Grape farmer Arun More, a farmer in Nashik, Maharashtra’s equivalent of the famed Napa Valley of California, is a happy man these days. After years of struggle, he says he has started getting a fair remuneration for his efforts.
That’s because, as Indians start to drink a lot more wine, farmers in Maharashtra and especially in Nashik and Baramati, are now being wooed by a nascent wine industry with all sorts of promises and deals to produce more winery grapes. And this is great news for the likes of More, whose table grape prices were very much at the whims of demand and supply.
Back in 2001, only 50 acres were producing wine grapes. These days, at least 5,000 acres of vineyards are cultivating winery grapes in 2007 compared to a few hundred acres in 2004, said Jaydeep Kale, co-ordinator of the Maharashtra Industrial Development Corporation’s Wine Park Initiative, which says it helps grape farmers set up wineries at costs that are roughly half of what it would cost to set them up independently.
The wine park project is operational in Nashik and Sangli with seven small wineries. The state has 52 wineries and some 13.2 million litres of wine will be made in Maharashtra this year, estimates Kale.
“It is not unusual these days for farmers to be visited by representatives of wineries who are looking for an assured supply of winery grapes to feed their wineries, and I am finally getting a fair price for my labour,” says More.
Vijay Mallya’s UB Group, for instance, is readying a February launch of the first phase of a one million bottle winery effort. The company is cultivating 300 acres of grapes on its own but plans to have another 1,000 acres of grapes, especially of the French varieties, under cultivation to supply its first phase.
“We have already arranged 600 acres of supply with farmers in the region and hope to tie-up the remaining 400 in next one year,” says Abhay Kewadkar, CEO of UB Wines, the wine business arm of Mallya’s United Spirits Ltd. “We offer anything between Rs25 and Rs35 per kg, depending on the quality and our brand ensures that we get an assured supply through long-term contracts with farmers.”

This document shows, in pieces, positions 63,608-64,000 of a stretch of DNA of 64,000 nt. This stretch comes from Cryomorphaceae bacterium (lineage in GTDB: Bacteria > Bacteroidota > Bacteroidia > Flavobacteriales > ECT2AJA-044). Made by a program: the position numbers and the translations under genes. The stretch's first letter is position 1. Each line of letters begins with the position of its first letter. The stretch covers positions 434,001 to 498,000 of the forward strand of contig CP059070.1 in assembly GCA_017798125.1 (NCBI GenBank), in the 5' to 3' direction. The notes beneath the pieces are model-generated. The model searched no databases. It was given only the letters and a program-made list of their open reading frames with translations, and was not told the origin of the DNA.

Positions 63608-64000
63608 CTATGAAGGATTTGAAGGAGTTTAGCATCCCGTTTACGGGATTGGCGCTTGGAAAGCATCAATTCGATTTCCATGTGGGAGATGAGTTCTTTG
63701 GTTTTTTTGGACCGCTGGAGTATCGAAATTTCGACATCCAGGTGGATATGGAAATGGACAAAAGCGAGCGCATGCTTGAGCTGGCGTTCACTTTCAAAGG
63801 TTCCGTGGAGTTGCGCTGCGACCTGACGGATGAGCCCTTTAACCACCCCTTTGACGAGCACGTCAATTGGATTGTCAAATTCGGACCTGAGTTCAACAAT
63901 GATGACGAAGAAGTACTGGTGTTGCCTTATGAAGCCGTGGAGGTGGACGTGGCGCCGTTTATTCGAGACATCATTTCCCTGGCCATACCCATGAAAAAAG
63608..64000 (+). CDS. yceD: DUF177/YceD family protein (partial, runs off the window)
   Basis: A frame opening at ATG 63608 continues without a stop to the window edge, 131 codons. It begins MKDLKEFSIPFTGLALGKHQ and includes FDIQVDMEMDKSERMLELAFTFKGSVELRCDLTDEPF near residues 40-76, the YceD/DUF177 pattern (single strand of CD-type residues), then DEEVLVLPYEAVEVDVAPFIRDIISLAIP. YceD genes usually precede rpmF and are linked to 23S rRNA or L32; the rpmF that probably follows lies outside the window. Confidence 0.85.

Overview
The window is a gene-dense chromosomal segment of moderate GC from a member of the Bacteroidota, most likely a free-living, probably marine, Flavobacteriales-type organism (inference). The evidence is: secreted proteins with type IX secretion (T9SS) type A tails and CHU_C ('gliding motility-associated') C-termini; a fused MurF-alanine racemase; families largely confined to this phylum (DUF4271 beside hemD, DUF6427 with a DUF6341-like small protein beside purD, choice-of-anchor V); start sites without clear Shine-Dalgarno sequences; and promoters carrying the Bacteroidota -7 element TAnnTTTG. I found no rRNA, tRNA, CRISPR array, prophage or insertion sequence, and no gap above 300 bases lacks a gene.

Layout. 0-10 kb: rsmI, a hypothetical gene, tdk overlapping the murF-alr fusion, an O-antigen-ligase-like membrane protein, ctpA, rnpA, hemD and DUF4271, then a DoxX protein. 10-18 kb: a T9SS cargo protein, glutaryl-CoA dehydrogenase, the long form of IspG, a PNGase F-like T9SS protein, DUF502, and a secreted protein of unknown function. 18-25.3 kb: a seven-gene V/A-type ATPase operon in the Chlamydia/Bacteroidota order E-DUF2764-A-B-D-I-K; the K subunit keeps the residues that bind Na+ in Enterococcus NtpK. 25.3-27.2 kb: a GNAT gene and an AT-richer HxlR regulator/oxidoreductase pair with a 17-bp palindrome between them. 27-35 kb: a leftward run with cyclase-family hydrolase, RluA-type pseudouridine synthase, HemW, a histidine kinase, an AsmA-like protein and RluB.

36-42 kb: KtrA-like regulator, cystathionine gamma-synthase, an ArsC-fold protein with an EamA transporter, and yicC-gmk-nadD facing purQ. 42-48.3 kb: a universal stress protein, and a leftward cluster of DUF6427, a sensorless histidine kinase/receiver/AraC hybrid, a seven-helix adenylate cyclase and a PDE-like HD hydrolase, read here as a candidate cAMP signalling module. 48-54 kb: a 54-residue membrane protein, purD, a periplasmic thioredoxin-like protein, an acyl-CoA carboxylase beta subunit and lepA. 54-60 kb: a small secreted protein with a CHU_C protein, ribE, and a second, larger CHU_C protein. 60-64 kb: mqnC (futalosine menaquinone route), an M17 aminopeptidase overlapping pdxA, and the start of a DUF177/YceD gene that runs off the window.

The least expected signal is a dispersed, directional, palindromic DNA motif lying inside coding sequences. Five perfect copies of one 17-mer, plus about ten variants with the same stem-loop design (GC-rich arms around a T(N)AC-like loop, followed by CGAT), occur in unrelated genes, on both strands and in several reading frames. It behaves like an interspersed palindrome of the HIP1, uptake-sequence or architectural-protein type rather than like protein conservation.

In its second phase, UB Wines plans to produce five million bottles of wine over five years.
Champagne Indage Ltd, one of the pioneers in the Indian wine market, has a capacity of 12 million litres but is targeting 17 million litres, and is starting a new winery at Baramati.
The company gets its supply from 6,500 acres of grape cultivation—owned, contracted or leased—employing 2,000 farmer families.
Maharashtra produces Thomson seedless, a variety of table grapes, though many of its farmers are now cultivating grapes that can be used to produce Sauvignon Blanc, Chenin Blanc, Merlot, Zinfandel and Shiraz wines. In 2006, Maharashtra produced 11 lakh tonnes of grapes.
Table grape growers are susceptible especially because prices can drop to as low as Rs8 a kg at the retail level from the usual glut during March-April, when most of the crop is harvested.
While exports to Europe can be lucrative as the farmers can get as much as Rs40 per kg, European regulations require farmers to adopt Good Agricultural Practices (GAP) while exporting agri commodities and most Indian farmers aren’t equipped to do so.
The state’s agricultural market produce committee has now started GAP training for farmers but it is a time-consuming and expensive process, with training alone costing as much as Rs60,000 per farmer. There are other factors as well behind table grape producers’ shift to wine grapes.